By: P. Rodrigues
Brumadinho is a small county in the midst of Minas Gerais, southeast region of Brazil. It is relatively miniscule compared to other areas in the country, and as a consequence, Brumadinho is left without the safety, infrastructure, and support big cities like Sao Paulo, Rio de Janeiro, and Belo Horizonte receives when there is some sort of problem. This was a major issue when the “Barragem de Brumadinho” collapsed recently.
In the 25th of January 2019, Brumadinho’s dam collapsed. It was then categorized as one of the biggest disasters of the decade; killing more than 190 people (115 people are still unaccounted for) and rapidly destroying nearby ecosystems like no tomorrow. Geologist Alex C. Bastos broadcasted that such event will certainly be characterized as one the most catastrophic industrial disasters in the world.
This specific dam at Brumadinho was controlled, administered, and under the supervision of Vale S.A; this is the same company responsible for the previous environmental disaster that happened in Mariana 4 years ago (5th of November 2015). This is then, obviously, the second time the company lacked thorough inspection and did not met the required safety protocols.
Surprisingly, there are currently 45 dams branded as in “high risk” potential. In most cases, government agencies and big corporate affiliated systems were warned about this years ago; yet there are still no recent actions to address such an alarming issue. Many citizens are starting to question if these companies, like Vale S.A, are actually doing something to preserve and guarantee the well-being of those next to other dams in nearby areas.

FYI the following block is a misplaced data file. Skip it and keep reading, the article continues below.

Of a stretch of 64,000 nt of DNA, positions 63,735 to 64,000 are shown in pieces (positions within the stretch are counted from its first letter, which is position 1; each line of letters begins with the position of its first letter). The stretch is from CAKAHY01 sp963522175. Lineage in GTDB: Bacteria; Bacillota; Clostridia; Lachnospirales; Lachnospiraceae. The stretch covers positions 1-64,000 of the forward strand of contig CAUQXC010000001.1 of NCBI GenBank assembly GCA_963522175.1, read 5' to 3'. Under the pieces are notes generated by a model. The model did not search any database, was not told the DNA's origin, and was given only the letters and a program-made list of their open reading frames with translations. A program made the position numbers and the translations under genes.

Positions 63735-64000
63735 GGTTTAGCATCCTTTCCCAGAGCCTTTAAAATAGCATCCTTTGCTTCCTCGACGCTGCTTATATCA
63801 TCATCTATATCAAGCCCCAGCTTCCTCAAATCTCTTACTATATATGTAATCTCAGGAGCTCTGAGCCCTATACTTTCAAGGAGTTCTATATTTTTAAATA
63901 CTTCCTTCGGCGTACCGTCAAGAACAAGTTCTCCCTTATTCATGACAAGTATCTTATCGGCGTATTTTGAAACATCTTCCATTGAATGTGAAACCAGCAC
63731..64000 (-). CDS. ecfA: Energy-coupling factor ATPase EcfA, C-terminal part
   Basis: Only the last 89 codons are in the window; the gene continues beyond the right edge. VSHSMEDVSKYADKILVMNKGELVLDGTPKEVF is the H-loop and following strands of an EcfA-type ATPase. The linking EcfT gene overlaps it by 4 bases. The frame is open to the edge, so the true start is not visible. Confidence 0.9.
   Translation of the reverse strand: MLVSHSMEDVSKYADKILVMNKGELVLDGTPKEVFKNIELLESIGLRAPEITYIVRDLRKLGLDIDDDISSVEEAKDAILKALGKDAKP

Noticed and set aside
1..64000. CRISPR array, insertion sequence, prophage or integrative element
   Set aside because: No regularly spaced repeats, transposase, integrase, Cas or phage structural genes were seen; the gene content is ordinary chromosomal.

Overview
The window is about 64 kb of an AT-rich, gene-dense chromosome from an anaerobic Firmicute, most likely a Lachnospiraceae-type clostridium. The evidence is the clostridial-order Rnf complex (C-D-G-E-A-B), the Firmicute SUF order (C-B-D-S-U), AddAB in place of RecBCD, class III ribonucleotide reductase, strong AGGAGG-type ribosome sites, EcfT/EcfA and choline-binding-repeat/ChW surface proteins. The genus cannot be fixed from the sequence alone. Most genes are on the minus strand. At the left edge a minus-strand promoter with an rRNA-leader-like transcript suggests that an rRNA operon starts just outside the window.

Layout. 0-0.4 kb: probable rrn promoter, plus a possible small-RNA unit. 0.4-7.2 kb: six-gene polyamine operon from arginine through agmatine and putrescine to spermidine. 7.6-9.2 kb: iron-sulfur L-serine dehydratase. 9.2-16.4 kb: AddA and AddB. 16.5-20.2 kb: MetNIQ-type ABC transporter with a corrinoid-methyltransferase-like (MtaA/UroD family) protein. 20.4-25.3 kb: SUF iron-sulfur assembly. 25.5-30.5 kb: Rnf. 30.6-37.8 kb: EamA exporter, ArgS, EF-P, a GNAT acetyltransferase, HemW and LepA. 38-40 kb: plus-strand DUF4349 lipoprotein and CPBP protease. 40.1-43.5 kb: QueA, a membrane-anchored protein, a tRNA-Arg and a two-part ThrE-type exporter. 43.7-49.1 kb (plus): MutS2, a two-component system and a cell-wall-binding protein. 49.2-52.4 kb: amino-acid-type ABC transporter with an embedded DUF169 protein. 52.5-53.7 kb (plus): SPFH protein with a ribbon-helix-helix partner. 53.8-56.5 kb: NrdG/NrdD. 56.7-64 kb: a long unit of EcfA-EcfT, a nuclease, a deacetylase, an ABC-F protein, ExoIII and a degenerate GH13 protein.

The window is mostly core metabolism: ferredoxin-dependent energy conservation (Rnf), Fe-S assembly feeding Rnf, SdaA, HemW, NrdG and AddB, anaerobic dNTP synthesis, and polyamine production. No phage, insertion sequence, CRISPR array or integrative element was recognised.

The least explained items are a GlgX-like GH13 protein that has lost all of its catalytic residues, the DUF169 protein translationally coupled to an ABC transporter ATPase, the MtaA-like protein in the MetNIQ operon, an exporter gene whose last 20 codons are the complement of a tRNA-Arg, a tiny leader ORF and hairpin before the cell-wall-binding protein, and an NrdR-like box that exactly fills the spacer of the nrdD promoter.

Don’t get me wrong, the deaths as it is, are horrible enough. However, the biggest concern isn’t those directly impacted by the dam’s collapse; it is estimated that more than 40,000 (forty thousand) people will feel some sort of negative impact in the next couple of months. Things like light, water, transportation, food, and many others are being impacted in ways never observed before. Brumadinho is only 65 km from Belo Horizonte (a huge metropolitan city), which means it is used as a link between other areas in Brazil. Many basic commodities and other valuable resources had daily routines in ‘highways’ (more like dirt passages) that crossed Brumadinho – but now? Well, they are simply destroyed. This delays processes and ends up slowing down development and the country’s economy.
In summary, Brumadinho’s dam calamity is a true tragic occurrence that will happen again if there are no immediate actions to obliterate such threats. Many individuals are going to pay the ultimate price, and countless others are going to suffer for months without end.
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